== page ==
I have to say, the reason why I am struggling with this is not because I am religious. I’m not, though I did grow up as a Catholic (schooling and all), but because I judge issues on facts, I like to think that nine times out of ten if I dislike or disagree with something, I have valid reasons for doing so. Sadly, since the beginning of the Royal Commission into Institutional Responses to Child Sexual Abuse, my disdain for religion and their privileged position in our supposedly secular society has just infuriated me more and more. I have reached the state where religion just being mentioned has my hackles rising. I’m not proud of this. I have always been a sort of “live and let live” type. But I feel this way no longer.

Everywhere I look, I see religion – particularly Christianity – being treated in such a privileged manner. They were not shut down after findings of the Royal Commission, as any other entity would be. It barely even made front pages — in fact, only one national paper even put it on a front page in light of absolutely shocking revelations of 4,444 victims of abuse in Catholic Church alone. Personally, knowing many who did not give evidence at the Royal Commission, I think that figure could be doubled and would still be conservative.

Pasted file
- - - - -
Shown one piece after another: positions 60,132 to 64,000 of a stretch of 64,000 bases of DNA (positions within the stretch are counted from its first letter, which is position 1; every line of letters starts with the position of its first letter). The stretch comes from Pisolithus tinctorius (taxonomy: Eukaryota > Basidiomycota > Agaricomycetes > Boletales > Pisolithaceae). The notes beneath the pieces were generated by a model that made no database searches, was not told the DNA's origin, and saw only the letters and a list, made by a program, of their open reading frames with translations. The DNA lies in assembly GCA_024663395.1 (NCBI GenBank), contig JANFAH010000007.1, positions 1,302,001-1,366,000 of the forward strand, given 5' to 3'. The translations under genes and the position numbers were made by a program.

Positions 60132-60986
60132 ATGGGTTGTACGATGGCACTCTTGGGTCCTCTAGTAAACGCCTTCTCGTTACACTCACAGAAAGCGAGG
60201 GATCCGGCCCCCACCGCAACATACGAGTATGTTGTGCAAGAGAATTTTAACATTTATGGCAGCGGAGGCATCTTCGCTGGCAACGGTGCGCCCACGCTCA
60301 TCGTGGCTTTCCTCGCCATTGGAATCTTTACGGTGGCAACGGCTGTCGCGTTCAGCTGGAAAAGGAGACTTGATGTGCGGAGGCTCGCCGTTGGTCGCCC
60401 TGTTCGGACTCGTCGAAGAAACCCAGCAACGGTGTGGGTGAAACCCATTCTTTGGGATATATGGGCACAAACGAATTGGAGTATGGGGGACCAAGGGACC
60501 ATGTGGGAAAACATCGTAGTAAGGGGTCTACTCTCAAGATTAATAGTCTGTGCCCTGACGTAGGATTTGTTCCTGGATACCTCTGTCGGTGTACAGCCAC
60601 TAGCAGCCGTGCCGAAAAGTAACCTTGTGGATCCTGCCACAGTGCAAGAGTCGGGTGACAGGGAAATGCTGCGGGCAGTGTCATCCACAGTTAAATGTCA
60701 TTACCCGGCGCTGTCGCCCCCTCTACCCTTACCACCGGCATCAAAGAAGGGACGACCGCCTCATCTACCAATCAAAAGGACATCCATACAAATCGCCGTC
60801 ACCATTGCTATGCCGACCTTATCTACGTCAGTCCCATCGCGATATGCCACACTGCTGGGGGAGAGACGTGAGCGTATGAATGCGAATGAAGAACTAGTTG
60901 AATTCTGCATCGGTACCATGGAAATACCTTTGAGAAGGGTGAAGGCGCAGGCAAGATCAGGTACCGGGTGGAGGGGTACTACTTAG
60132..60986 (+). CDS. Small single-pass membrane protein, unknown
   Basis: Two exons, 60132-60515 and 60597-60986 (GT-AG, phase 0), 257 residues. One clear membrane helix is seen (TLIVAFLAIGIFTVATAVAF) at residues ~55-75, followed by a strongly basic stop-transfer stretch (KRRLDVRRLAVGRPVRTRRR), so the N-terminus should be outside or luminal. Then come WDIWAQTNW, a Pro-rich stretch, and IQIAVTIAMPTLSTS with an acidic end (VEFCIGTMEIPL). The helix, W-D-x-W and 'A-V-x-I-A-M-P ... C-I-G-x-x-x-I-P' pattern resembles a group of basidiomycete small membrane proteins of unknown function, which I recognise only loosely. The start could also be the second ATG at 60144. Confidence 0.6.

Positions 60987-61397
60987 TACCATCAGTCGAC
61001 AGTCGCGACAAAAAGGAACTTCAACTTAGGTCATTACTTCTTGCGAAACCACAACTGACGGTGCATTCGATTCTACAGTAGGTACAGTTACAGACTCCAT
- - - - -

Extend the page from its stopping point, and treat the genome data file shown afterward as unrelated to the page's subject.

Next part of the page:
Even when a redress scheme was put in place for these victims, so many of the organisations have still not signed up to it. Over a year, still not signed up. Of course, with the Christian religions, they are split up into heaps of different legal entities and are still not taking it seriously when it comes to “doing the right thing”, even if media tend to say they are supporting. To be frank, if this was anyone but the Church, they would just be forced to pay or put into receivership to pay their debt. Not the Church, they're untouchable.

Even looking at George Pell — he ran the “Melbourne Response” back in the day, which was supposed to address victims of child sex abuse.

But this is the killer line as per the Farrah Tomazin piece from 30 June 2019:

‘The Church’s own figures reveal that between 1996 and March 2014, the archdiocese spent $34.27 million to run its so-called Melbourne Response, but only $9.72 million – or 28 per cent of it – was used to compensate 307 child sex abuse victims.’